Sen Hillary Clinton: Airbus tanker may “undermine” US competitiveness

Also overheard at yesterday’s nomination hearing for the new chief of staff and secretary of the air force: General Norton Schwartz and Michael Donley, respectively.

HILLARY CLINTON: I was struck whenthe spokesperson indicated that the air force could not and did not take intoconsideration the impact of the [KC-X contract] award on the industrial base. … Title X requiresthe air force to do that …

MICHAEL DONLEY: My generalobservaition is we live in a global marketplace. Attempting to go with US sources only inparticular situations where it seems to advantage one company over another isreally sort of a temporary perspective on where all of these companies are headed. Thisis an international aerospace [sic] and an international business

CLINTON: Well,Mr. Donley, then it won’t surprise you to hear that I disagree. But moreimportantly than my disagreement are the very specific requirements withinTitle X, subtitle  A, part 4, chapter 144, section 2440, which reads: ‘Thesecretary of defense shall [ed: proscribe] prescribe regulations requiring consideration of thenational technology industrial base in the development and implementation ofacquisition plans for each major defense acquisition program’. So I wouldappreciate receiving in writing each of you the specific answer to my questionin relation to Title X.

I’m verywell aware that we live in an international economy. I’m also extremely consciousof the impact of decisions made by our government with taxpayer dollars that undermineour competitiveness for the long-run and eliminate jobs and thereby underminetechnical skill acquisition in a way that will come back to haunt us. So thisis something I take very seriously.

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10 Responses to Sen Hillary Clinton: Airbus tanker may “undermine” US competitiveness

  1. A. Osman 23 July, 2008 at 12:47 pm #

    The whole tanker deal is starting to look like the Zimbabwe election. You go through the process, and it all appears above board, but you will keep going round and round and it will never end until the favoured supplier gets the contract. Everyone proffers seemingly plausible objections – yet the real issue remains unsaid. Supplying tankers to the US defence force is reserved for Boeing.

  2. vegasdonj 23 July, 2008 at 3:15 pm #

    I looked up the citation from Title X and it says the Secretary of Defense shall “prescribe”, not “proscribe”. Was this a misprint on your part, or Senator Clintons’s?—-000-.html

  3. Stephen Trimble 23 July, 2008 at 3:15 pm #

    Yowsa. That was my bad. Probably what I get for transcribing a C-SPAN hearing at 5 am. I’ll fix.

  4. What a frightening prospect 23 July, 2008 at 4:20 pm #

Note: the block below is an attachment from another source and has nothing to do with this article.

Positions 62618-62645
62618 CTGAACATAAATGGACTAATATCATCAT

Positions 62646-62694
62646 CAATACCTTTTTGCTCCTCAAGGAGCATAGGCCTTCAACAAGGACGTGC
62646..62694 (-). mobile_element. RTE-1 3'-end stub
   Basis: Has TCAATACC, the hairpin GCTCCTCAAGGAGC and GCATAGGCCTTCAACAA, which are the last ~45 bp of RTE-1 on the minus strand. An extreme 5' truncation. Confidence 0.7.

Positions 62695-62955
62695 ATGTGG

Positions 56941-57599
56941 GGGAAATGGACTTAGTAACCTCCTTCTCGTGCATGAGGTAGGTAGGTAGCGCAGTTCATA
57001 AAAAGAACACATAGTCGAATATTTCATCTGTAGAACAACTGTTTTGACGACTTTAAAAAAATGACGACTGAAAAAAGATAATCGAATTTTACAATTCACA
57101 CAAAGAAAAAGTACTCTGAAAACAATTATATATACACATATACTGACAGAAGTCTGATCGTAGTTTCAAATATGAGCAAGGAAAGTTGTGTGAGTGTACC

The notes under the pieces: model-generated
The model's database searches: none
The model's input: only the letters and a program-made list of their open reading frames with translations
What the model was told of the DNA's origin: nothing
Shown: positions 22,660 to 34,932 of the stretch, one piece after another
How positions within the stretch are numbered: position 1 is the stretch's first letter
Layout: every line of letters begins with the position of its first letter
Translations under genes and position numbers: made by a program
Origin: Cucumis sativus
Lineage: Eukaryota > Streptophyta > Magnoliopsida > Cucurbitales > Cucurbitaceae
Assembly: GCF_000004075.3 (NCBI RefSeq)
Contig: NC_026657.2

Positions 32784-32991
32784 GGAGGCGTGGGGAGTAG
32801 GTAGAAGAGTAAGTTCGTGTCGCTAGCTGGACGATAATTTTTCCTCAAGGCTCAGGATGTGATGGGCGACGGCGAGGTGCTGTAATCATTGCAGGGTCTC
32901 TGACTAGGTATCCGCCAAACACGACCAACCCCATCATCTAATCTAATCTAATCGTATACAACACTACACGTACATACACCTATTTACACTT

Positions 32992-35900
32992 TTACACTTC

Yes the long term prospects could be frightening… The Europeans might decide to spend billions on a transport plane with half the capability of existing US transports, and then dictate a European engine for it when a suitable US/Canadian engine exists…

    Or they might create a multi-billion dollar satellite navigation project (which will charge for its services) when they can get GPS for free…

    Or they might institute rules that European space missions must use European launchers…

    Or they might even open up fighter competitions in countries that had previously committed to JSF!

    Oh, wait…

  5. Stephen Trimble 23 July, 2008 at 4:24 pm #

    Touche, mon ami.

  6. Royce 23 July, 2008 at 4:53 pm #

    There’s not a single industrialized country that is not interested in promoting its own defense industrial base. That’s obvious to anyone that follows the defense industry. The idea that outside of the U.S. there is this free market in defense articles in which all source selections are made purely according to economic efficiency or technical merit just doesn’t fit with reality.

  7. pogi 24 July, 2008 at 4:09 pm #

    I thought US believes in a ‘free market’ how come they’re acting like that of a protectionist?

  8. Klaus Ermecke 25 July, 2008 at 11:02 am #

    Both Northrop Grumman and Boeing are US based companies. Both companies are sourcing a significant part of the total aircraft value from abroad. Boeing tries to shift some of its development and production to Japan. Airbus and EADS try to shift parts of development and production to the US! So looking at concepts like “the industrial base” is less than easy. But one observation is very easy to make: while Boeing was able to win a lot of Airbus A300 airline customers for the 767 two decades ago, 767 customers defected by the wholesale to the A330 later. And most other nations selecting tankers opted for the A330 too. Senator Clinton is lobbying for an aircraft which the professionals around the globe consider to be obsolete. But at least she requests the order “for the industrial base” – and not for “the American warfighter”. Since those men and women who risk their lives around the world would possibly request the most modern equipment – and the most capable. If they only were asked!

  9. Stephen Trimble 25 July, 2008 at 11:22 am #

    Let’s be fair. Every nation has its own comfort zone on how much they’re willing to outsource their industrial defense capability. The US has not been forced to make a lot of these decisions until very recently, and now they’re all coming at once. You can understand why it’s open for debate.

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